I forgot that I reviewed a flagship Motorola phone this past March. Heck, I forgot Motorola had even announced it. That might be because it feels like I’ve gone through a raft of forgettable Moto phones in a short span of time. Last December I tried the Moto G Power and Moto G Pure, then earlier this year I tested the Moto G Stylus 2022 and Motorola Edge+, and here we are now with the Moto G 5G and Moto G Stylus 5G, two new midrange phones. That’s just too many phones from one company.
Aside from the recent Power and Pure phones, which are frustratingly sluggish, I always reach the same consensus with Motorola devices: They’re fine. If I had to use a single word, it would be middling. These Android smartphones usually perform well and have good battery life, but competitors like Samsung and Google always offer better cameras, more features, and longer software support, so you don’t need to buy a new phone every year or two.
But if I had to recommend a Motorola phone right now, it would be the new Moto G Stylus 5G. At $500, it strikes a decent balance between features and price. The cheaper Moto G 5G at $400 just makes a few too many sacrifices.
Power Is Key
Both the Moto G Stylus 5G and the Moto G 5G are snappy performers that deliver roughly a day and a half of battery life, thanks to their 5,000-mAh battery cells. It’s really nice not having to worry about recharging a phone every night.
The Stylus 5G is powered by Qualcomm’s Snapdragon 695 processor with 8 gigabytes of RAM, and the Moto G 5G uses MediaTek’s Dimensity 700 chip with 6 GB of RAM. You’ll notice the latter stuttering here and there, with apps not launching as quickly, but neither gave me trouble running my usual slate of apps and games day to day.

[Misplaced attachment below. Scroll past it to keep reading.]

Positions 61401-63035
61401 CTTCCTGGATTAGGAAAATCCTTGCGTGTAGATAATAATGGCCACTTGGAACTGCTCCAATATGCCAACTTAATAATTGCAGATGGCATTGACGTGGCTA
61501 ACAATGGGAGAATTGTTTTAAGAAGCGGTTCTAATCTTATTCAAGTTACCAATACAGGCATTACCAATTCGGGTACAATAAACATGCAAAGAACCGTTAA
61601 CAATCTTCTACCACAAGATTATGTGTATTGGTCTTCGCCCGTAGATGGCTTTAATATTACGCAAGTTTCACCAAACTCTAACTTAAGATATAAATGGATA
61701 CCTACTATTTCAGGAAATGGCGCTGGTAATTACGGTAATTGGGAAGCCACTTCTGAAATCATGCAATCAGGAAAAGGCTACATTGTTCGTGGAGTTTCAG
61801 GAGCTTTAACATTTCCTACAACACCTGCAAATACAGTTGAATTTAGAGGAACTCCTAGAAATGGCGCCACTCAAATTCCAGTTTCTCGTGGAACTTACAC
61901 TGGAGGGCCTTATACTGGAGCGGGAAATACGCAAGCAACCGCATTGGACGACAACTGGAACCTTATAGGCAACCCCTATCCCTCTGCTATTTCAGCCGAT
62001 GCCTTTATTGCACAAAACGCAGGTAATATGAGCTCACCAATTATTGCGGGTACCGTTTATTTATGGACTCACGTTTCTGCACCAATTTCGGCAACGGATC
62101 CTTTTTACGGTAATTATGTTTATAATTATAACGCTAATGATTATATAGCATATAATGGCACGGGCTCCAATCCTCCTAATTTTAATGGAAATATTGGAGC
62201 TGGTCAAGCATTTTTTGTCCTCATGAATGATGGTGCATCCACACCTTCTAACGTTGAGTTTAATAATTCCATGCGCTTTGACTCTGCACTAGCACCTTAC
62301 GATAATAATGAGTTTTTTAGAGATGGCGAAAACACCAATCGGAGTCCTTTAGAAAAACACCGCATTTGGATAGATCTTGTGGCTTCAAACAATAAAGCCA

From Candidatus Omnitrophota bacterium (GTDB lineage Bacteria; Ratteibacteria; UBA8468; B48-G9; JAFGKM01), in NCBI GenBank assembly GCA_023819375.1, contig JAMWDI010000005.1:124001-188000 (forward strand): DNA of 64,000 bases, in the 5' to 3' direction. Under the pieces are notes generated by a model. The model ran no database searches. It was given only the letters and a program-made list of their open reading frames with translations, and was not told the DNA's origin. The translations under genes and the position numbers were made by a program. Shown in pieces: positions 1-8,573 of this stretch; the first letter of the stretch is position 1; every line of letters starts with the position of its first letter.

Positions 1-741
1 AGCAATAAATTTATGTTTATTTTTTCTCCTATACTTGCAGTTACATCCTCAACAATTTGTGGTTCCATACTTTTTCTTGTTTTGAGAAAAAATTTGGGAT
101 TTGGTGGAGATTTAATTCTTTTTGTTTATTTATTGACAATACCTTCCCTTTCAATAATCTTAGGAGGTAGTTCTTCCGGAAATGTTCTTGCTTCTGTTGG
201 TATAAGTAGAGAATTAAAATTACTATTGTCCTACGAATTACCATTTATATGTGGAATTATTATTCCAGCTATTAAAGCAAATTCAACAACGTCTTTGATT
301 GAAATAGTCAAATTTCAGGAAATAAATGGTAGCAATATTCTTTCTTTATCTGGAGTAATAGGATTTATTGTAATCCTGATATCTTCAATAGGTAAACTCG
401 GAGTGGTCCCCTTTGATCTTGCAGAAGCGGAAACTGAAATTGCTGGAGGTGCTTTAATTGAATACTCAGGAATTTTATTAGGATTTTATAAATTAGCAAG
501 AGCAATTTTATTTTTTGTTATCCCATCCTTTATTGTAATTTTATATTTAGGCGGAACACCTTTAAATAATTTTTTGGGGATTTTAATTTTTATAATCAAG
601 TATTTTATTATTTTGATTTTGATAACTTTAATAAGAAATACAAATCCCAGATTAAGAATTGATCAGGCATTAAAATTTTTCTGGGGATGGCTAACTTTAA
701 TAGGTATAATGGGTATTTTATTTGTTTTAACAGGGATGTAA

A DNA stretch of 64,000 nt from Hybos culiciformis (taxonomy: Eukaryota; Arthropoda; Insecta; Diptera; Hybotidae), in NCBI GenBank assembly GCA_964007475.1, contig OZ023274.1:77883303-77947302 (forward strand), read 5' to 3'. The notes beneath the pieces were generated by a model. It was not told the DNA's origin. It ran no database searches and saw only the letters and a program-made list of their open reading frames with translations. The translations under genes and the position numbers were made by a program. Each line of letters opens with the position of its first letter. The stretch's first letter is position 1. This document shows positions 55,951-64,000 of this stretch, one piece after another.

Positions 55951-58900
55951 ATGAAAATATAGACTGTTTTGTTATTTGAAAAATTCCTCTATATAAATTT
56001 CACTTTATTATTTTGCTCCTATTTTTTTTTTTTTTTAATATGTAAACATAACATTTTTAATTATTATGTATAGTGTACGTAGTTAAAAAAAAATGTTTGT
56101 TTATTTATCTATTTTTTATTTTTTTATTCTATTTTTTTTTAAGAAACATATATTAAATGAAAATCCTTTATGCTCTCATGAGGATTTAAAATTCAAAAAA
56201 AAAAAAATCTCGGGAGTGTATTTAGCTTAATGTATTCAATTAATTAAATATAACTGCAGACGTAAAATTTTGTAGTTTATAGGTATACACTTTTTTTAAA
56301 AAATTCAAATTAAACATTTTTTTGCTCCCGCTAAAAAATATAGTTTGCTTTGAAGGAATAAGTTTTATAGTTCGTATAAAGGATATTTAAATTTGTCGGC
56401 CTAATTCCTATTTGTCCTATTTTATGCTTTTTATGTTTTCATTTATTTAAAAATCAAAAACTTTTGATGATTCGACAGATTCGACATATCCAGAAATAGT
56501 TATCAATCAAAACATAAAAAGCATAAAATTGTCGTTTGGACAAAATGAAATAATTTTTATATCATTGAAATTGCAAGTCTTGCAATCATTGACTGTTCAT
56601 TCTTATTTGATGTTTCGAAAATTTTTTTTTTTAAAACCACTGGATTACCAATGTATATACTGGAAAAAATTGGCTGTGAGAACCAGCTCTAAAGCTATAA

Uniquely, Motorola has bumped the storage for these devices to 256 GB. The Moto G Stylus 5G goes a step further and includes a preinstalled 256-GB MicroSD card, so you’re effectively getting 512 GB of storage. (The Moto G 5G has a MicroSD card slot, but the card isn’t included.) This is just about the only area where Motorola has pushed the needle, as most phones in this price bracket come with 128 GB of storage.
I like that each has a capacitive fingerprint sensor embedded in the power button on the right edge, and a headphone jack for corded earbuds. I just wish these phones weren’t so huge. The Stylus 5G is the biggest with its 6.8-inch screen, but the Moto G 5G’s 6.5-inch screen isn’t much smaller. The size combined with the fact that both have slippery plastic backs makes them annoyingly difficult to wield one-handed.
If you couldn’t tell by the name, these phones have 5G support. Par for the course, it’s the basic sub-6 kind, which isn’t much faster than 4G LTE. It’s weird that Motorola is one of the few budget phone makers that can’t seem to bring 5G into its sub-$300 phones when OnePlus, Samsung, and Nokia have managed to do it just fine. Alas, that’s why these two new Moto G phones exist.
Also in the name is the word stylus, and yes, the Moto G Stylus 5G indeed has one embedded inside; you pull it out from the bottom of the phone. It’s handy for doodling and signing documents, and for other things too, I guess, if you like using a stylus as an input device. (I don’t.)